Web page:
WE'VE MOVED! FH&P HAS RELOCATED TO LANDMARK 4 (400 – 1628 DICKSON AVE).
A Power of Attorney is a document signed by an adult, known as the “Donor”, appointing a Donor’s agent, known as the “Attorney” and giving that Agent or Attorney the authority to manage the Donor’s financial and legal affairs.
Under the traditional common law of agency, the authority given under a Power of Attorney, which is essentially an agency agreement, ends when the Donor no longer has mental capacity to enter into a contract. This means that as originally conceived, Powers of Attorney, were not able to be used for incapacity planning.
In British Columbia, the Power of Attorney Act, (R.S.B.C. 1996) c.370 was enacted to make powers of attorney useful to plan for a future potential mental incapacity. It now provides for what we call an Enduring Power of Attorney, containing language to the effect that the Power of Attorney is intended to survive the mental disability of the Donor, and the Power of Attorney will stay effective from the time it is granted, until the person dies or revokes the Power of Attorney.
Clients often inquire about the Power of Attorney with these frequently asked questions:
What prevents my agent under a Power of Attorney from stealing my assets?
Using a Power of Attorney to steal or fraudulently deal with a person’s assets is a crime under section 331 of the Canadian Criminal Code. Also, the Attorney under a Power of Attorney is under a high legal duty to act in the interest of the Donor of the Power of Attorney. This legal duty is called a “Fiduciary Duty”. It is a duty of loyalty and conscientiousness that arises out of a special relationship of trust and confidence which should exist between Donor and Agent. It is similar to the duty between lawyer and client. If you are concerned that an unscrupulous Agent may steal your assets, you may wish to speak to one of our lawyers regarding the safekeeping of your Power of Attorney and choosing a trustworthy individual for the job.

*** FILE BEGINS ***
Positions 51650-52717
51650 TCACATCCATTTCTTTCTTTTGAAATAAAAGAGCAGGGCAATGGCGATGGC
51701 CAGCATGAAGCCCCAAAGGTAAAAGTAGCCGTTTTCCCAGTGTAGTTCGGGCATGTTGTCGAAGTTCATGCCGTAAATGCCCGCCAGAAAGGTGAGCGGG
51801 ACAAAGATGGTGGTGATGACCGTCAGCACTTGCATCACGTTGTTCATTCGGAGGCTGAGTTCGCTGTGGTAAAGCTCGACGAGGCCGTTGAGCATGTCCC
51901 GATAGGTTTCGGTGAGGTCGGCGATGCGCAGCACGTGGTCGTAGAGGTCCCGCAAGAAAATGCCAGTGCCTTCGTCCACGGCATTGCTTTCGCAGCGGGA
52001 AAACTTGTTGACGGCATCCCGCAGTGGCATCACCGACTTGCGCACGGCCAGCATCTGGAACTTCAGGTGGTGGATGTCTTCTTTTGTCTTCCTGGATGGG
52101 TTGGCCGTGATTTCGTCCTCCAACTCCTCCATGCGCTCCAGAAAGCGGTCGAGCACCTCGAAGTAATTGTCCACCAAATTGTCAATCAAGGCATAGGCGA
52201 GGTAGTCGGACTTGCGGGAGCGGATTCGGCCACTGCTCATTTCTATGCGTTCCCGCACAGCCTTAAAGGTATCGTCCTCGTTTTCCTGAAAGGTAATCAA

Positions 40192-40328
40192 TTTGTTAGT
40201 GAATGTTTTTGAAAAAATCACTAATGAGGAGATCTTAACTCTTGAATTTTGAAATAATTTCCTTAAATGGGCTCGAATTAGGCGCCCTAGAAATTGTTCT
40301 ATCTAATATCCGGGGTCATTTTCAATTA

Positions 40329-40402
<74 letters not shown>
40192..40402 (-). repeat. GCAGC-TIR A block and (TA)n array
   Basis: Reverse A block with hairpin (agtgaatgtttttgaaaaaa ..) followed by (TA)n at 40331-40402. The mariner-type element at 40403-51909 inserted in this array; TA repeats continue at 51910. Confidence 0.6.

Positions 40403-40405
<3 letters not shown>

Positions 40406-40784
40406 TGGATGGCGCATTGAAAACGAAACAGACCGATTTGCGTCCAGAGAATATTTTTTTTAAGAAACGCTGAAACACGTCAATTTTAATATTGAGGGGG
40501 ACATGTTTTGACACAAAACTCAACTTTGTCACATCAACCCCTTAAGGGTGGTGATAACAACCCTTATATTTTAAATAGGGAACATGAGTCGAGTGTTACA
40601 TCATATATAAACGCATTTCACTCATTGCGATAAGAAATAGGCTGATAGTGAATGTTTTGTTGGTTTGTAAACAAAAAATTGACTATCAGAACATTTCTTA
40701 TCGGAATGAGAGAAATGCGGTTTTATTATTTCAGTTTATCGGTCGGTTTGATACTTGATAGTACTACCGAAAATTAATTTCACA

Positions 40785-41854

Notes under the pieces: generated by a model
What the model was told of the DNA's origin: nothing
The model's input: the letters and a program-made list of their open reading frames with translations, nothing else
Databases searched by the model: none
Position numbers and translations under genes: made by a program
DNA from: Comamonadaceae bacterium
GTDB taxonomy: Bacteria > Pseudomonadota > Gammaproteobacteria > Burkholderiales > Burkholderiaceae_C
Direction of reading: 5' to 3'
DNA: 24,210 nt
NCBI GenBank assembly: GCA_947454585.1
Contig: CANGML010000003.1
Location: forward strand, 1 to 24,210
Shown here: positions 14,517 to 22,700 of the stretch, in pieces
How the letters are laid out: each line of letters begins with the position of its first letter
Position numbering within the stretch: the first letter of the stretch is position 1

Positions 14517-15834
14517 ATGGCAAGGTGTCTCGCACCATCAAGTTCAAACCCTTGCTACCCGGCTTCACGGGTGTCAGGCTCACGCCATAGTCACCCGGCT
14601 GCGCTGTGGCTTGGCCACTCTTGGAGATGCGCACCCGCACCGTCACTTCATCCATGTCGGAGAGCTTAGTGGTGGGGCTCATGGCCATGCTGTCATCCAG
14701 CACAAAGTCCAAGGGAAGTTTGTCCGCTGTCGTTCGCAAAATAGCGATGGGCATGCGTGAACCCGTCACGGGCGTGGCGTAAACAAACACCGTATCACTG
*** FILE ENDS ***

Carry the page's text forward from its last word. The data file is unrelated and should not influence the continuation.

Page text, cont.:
How does a Power of Attorney compare to having an inter-vivos or living trust?
The main distinction has to do with how the assets are owned, and therefore there are different tax implications from using a Power of Attorney versus using a trust. There is no law that says third parties, such as banks, must do business with the Attorney under your Power of Attorney, however, because your Trustee becomes the legal owner of your property, third parties must deal with your Trustee. Also, the authority of an Attorney under a Power of Attorney ends upon your death, but the authority of a Trustee can continue after your death.
Does a Power of Attorney have to be registered?
Currently there is no central registry in British Columbia for Powers of Attorney. If your Agent must handle a real estate transaction for you, the Power of Attorney will need to be registered at the time of the transaction in the appropriate Land Title Office.
When does a Power of Attorney end?
You can specify an ending date in your Power of Attorney. If you don’t, and it’s not an Enduring Power of Attorney, it ends when you become incapable. If it is enduring, it ends when you die. You may revoke your Power of Attorney at any time (if you are still competent). A Power of Attorney would also end on the appointment by a Court in British Columbia of a Committee of the Estate of the Donor.
Is a Power of Attorney a substitute for having a Will?
No. A Power of Attorney is only valid during your lifetime, and the authority ends immediately upon your death. When that happens, your agent will lose their decision-making power for managing your assets, the power passing to your personal representative or Executor. Do not rely upon a Power of Attorney as a Will substitute.
You must sign the power of attorney in the presence of a lawyer or notary (and the lawyer or notary must also sign), and you must register the power of attorney at the land title office and comply with other legal requirements.
In fact there are four different types of power of attorney. Each of them has a unique purpose when it comes to assisting someone. The four types of power of attorney are; General Power of Attorney, Durable Power of Attorney, Special or Limited Power of Attorney & Springing Durable Power of Attorney. FH&P Lawyers can walk you through the various types.